Beware of the poppy seed bagelLOADING...
A Pennsylvania woman had her baby taken away only three days after giving birth. She tested positive for opiates on a drug test mandated by the hospital for all new moms. A few days later, her newborn was placed in foster care for five days. And it was all because of a poppy seed bagel.
The mother, who’s since regained custody of her child after proving her results were due to poppy seeds, has filed a civil suit. Considering a single bagel eaten the night before labor can result in losing a child, drug testing accuracy needs reconsidering. But so does our choice at the bagel store.
Is the poppy seed bagel really that delicious? More so than a sesame or pumpernickel? And can’t the ‘everything’ use one less thing anyway? In this age of rampant drug-testing, is it worth all the trouble? The seeded breakfast food has been responsible for parent-child rifts, job losses and jail-time, for starters. Not to mention a Seinfeld episode. The seeds contain small traces of opium alkaloids, like morphine and codeine, that can show up on some drug tests if consumed 24 hours prior. It’s been proven by drug testing experts and even by the guys on Mythbusters, even a single poppy seed bagel can result in a false positive on some tests. One study by the Mayo Clinic Proceedings found that 29 percent of tests with a positive opiate result are, in fact, false. As a result, the amount of opiate ingestion needed to prove positive has been raised form 300 ml to 2000 ml, but only in federal workplace policy. Other drug test results, like the one given at the Pennsylvania hospital, don’t apply the same rule. All it took was 300ml of opiates for that mother’s baby to be taken away.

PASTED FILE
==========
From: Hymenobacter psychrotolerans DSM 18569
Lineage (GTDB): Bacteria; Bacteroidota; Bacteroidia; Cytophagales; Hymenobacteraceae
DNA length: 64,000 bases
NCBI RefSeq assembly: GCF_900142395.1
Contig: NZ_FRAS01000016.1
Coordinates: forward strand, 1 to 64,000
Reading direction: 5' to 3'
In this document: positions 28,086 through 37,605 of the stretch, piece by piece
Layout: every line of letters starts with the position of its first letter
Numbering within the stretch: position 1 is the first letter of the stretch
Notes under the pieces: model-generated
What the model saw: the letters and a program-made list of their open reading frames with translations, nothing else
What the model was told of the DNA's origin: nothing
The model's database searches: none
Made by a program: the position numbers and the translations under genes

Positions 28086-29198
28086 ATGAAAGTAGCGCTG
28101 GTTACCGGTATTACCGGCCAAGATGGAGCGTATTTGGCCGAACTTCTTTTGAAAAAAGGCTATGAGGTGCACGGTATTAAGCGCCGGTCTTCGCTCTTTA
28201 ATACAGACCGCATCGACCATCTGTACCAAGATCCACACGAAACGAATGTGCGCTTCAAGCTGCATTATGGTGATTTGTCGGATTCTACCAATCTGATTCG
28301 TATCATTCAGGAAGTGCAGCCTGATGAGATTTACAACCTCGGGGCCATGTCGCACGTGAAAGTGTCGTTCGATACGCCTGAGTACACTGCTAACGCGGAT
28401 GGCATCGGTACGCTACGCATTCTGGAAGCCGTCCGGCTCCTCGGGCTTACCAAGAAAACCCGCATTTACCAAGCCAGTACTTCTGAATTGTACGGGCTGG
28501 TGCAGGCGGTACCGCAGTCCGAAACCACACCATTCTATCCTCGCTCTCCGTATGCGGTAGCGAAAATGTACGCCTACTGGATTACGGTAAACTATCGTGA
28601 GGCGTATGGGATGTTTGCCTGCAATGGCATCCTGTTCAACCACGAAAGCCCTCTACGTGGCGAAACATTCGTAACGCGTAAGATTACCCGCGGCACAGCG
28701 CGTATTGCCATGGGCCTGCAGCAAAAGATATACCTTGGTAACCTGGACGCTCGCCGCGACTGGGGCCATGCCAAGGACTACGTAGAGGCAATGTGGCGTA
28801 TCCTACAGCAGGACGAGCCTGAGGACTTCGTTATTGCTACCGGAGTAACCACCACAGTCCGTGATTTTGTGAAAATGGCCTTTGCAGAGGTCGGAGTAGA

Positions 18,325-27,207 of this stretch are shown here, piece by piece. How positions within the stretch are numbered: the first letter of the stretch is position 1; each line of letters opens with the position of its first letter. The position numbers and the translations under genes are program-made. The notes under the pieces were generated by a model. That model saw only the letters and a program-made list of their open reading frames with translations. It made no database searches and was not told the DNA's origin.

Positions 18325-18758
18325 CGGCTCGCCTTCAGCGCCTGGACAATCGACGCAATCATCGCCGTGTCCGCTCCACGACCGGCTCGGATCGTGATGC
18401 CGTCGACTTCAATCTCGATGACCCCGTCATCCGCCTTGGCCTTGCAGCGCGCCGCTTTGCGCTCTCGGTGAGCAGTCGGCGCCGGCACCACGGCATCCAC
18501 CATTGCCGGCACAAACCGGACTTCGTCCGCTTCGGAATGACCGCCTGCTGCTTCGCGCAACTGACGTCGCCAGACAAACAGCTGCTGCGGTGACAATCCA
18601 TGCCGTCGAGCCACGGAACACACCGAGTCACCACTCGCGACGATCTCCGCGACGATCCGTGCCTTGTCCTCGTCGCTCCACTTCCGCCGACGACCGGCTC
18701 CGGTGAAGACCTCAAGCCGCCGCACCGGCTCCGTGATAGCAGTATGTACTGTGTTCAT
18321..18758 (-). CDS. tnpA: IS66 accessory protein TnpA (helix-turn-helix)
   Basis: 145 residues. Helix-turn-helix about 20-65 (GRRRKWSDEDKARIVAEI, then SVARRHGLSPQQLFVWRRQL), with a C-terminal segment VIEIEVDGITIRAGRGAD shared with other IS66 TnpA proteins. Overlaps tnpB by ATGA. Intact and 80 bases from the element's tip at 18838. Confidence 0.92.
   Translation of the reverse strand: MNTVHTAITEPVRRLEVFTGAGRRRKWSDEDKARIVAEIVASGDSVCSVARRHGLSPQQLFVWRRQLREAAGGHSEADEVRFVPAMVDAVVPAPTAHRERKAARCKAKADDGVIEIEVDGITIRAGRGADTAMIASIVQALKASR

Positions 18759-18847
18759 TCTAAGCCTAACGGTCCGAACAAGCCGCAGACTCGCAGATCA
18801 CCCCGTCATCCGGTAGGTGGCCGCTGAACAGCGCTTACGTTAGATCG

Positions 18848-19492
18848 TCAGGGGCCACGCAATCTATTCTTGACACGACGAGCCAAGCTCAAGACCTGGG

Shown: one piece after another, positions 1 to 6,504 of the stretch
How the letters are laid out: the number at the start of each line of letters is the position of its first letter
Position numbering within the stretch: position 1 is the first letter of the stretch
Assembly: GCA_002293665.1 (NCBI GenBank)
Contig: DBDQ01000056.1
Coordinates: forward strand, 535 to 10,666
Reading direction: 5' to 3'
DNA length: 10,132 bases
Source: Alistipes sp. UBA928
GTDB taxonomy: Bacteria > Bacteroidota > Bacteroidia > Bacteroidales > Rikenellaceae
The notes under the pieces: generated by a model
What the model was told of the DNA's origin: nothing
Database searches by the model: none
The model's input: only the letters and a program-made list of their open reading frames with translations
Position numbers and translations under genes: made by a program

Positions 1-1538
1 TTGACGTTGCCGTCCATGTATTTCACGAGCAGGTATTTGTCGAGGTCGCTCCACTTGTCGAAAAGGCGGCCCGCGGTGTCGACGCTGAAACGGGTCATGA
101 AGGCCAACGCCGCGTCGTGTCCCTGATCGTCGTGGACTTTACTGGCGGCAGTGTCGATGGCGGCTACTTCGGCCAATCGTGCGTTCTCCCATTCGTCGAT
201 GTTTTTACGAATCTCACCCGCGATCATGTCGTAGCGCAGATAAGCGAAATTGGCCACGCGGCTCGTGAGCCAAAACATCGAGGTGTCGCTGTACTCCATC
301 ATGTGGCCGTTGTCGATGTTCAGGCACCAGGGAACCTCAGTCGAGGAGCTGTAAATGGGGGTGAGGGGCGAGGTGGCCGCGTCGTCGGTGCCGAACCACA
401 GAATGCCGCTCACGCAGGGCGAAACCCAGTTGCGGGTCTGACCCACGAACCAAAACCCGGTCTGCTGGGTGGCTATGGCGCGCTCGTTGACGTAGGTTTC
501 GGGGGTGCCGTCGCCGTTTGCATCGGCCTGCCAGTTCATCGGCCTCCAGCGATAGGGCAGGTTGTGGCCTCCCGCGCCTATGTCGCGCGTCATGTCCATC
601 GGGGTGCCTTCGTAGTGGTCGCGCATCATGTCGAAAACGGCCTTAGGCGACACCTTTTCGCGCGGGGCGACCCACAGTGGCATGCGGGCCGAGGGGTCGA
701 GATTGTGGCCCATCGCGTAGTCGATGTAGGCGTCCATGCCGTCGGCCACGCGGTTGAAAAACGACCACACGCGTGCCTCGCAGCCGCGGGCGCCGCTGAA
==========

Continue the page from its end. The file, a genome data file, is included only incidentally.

For parents and even schools, who use home kits, the likelihood of a poppy seed positive is much higher since the DIY results doesn’t always differentiate trace amounts. A few other victims of the averagely delicious seed include Brian Darcy, who lost his job as a corrections officer for 16 months after eating a poppy seed roll. Anthony Carizio was sent back to prison for getting caught with a few seeds scattered on a salt bagel at a family dinner while serving time at a halfway house. And even if you don’t plan to be drug-tested anytime soon, you’re still not in the clear. If you’re traveling to the United Arab Emirates, you could be taken to jail for eating the bagel on your flight. One traveler was detained in the airport after poppy seeds were found on his jacket, thanks to the country’s strict drug laws.
Plus there’s a 99 percent chance at least one of the 30 billion poppy seeds on a given bagel will get caught in your teeth. Policies on hemp production for food has been subject to legal battles. But poppy seeds? Not so much. Maybe just the elimination of the bagel topping would save us all a lot of hardship. When you really think about it, what do poppy seeds even taste like?